Recently I was visiting with some colleagues in the western US where we were discussing Canadian choral music and what makes it “clearly Canadian.” I had taken some musical examples, including some of Ruth Watson Henderson’s pieces, to share with them as they had not encountered a lot of Canadian music previously. Other composers whose scores I provided included Lydia Adams, Steven Chatman, Eleanor Daley, Matthew Emery, Imant Raminsh, R. Murray Schafer, Mark Sirett, Harry Somers, Nancy Telfer, and Healey Willan. We also talked about Canadian resources such as the Canadian Music Centre and various publishers as a means of exploring further musical examples. In addition, we did some listening to various Canadian choral ensembles: The Elmer Iseler Singers, the Vancouver Chamber Choir, the Ontario Youth Choir, MacMillan Singers from the University of Toronto, Exultate Chamber Singers, and the Fairlawn Avenue United Church Choir, among others. Part of the conversation involved observations about choral sound: how different is it from the sound of American choirs, for example? Is there a different choral aesthetic?
We heard generally a very clear tone from all the Canadian choirs, and listeners described the soprano tone in particular as having minimal vibrato. One of the questions raised was whether or not that might be an influence of British choirs on Canadian choral development. As a Canadian who has been educated and then worked in both countries, I suspect there is some truth in that. We agreed that the excellent tuning of the representative groups was related to timbral clarity. We also talked about various choral traditions in the U.S. One of the participants had attended St. Olaf College when the Williamsons were conducting, and she commented on how the sound there has become more varied since Anton Armstrong has taken over the program.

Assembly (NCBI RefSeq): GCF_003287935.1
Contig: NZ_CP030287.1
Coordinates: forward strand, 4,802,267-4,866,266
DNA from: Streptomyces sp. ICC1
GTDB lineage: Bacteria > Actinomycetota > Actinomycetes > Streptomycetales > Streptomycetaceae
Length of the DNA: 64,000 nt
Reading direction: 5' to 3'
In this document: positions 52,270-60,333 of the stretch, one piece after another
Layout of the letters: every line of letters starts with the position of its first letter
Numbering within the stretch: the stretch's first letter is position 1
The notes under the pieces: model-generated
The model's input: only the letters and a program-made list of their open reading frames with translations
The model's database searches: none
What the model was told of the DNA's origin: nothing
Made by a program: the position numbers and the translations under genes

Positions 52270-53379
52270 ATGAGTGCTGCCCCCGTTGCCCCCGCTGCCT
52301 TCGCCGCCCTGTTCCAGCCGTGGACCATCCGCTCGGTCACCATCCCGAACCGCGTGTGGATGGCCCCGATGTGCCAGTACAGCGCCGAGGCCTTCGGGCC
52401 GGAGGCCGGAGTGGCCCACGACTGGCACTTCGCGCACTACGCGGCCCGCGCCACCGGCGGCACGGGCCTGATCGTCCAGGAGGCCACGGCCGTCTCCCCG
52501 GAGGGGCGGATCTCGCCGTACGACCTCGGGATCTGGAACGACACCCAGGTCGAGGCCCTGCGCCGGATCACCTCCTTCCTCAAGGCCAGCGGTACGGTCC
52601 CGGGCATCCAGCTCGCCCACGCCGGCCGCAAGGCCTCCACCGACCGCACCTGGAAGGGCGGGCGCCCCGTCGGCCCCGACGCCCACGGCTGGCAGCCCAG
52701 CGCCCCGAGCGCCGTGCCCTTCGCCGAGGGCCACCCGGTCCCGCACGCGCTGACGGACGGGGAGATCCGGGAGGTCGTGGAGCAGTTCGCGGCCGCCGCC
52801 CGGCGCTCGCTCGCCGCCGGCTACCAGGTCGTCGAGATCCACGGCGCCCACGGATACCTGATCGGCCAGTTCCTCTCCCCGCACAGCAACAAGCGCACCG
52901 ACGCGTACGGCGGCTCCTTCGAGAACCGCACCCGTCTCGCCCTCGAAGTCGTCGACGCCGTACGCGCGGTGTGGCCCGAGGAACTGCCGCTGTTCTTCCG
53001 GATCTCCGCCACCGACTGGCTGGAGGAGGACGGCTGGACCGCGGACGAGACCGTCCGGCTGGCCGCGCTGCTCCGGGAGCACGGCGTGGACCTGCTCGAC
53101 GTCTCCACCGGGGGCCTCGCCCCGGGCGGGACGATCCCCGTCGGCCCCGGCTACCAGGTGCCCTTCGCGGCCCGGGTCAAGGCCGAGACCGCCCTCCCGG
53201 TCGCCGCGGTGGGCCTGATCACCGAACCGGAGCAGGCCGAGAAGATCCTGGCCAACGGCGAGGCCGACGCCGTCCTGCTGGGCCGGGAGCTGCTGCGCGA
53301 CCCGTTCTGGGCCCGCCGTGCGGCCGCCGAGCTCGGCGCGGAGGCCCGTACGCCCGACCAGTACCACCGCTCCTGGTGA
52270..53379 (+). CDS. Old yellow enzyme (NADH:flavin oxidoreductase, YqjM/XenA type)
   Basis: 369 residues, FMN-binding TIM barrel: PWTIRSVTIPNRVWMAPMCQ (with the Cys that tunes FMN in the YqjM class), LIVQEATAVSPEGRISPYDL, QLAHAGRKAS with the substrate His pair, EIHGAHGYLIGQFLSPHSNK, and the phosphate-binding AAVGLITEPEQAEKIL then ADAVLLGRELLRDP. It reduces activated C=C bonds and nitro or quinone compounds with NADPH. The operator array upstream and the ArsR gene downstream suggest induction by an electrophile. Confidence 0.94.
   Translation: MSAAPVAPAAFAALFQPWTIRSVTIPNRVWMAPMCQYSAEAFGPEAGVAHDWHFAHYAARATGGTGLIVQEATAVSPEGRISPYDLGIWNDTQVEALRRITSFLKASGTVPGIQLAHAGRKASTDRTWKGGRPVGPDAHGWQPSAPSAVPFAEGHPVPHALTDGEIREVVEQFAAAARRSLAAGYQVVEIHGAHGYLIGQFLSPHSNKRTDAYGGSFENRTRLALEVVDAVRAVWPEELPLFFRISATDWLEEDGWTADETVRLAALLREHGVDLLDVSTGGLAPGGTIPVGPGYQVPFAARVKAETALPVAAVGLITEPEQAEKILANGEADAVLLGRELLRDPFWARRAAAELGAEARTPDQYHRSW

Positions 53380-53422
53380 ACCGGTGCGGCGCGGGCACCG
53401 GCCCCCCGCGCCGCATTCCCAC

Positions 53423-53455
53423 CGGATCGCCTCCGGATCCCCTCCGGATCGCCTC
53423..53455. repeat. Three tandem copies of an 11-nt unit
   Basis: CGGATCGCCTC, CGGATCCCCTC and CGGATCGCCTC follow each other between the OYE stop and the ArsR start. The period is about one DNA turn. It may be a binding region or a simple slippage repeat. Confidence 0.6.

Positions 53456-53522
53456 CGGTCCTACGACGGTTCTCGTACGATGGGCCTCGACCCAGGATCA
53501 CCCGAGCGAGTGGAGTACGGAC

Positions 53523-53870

Ruth Watson Henderson’s writing was influenced by the sounds of the choirs she accompanied. Elmer Iseler preferred a very clear even tone, and Ruth’s Missa Brevis, which she wrote out of that aesthetic, demands that kind of simple focused sound that reveals all the dissonances with great clarity. Likewise, her treble writing for the Toronto Children’s Chorus reflected the tonal beauty and consistency that Jean Ashworth Bartle elicited through her teaching.
In order to set a context for Canadian choral music, we looked at distinctive characteristics of this music, including use of folk materials (Ruth, for example, has arranged some Maritime folk songs for treble voices and Ontario folk songs for mixed voices); acknowledgement of the vastness of the land and of our First Nations heritage (Mark Sirett and R. Murray Schafer frequently reference this); and traditional roots in art music, both sacred and secular. Much of Ruth’s music falls in this last category.
As a church musician for many years, Ruth wrote a number of anthems and hymns; several of the latter are included in the United Church hymnbook. Her secular choral compositions frequently set poetry by Canadian poets. My colleagues recognized immediately how much text setting played a role in all the music examples we discussed. And as we know, Ruth “didn’t want to be boring” so always honoured the text in imaginative ways.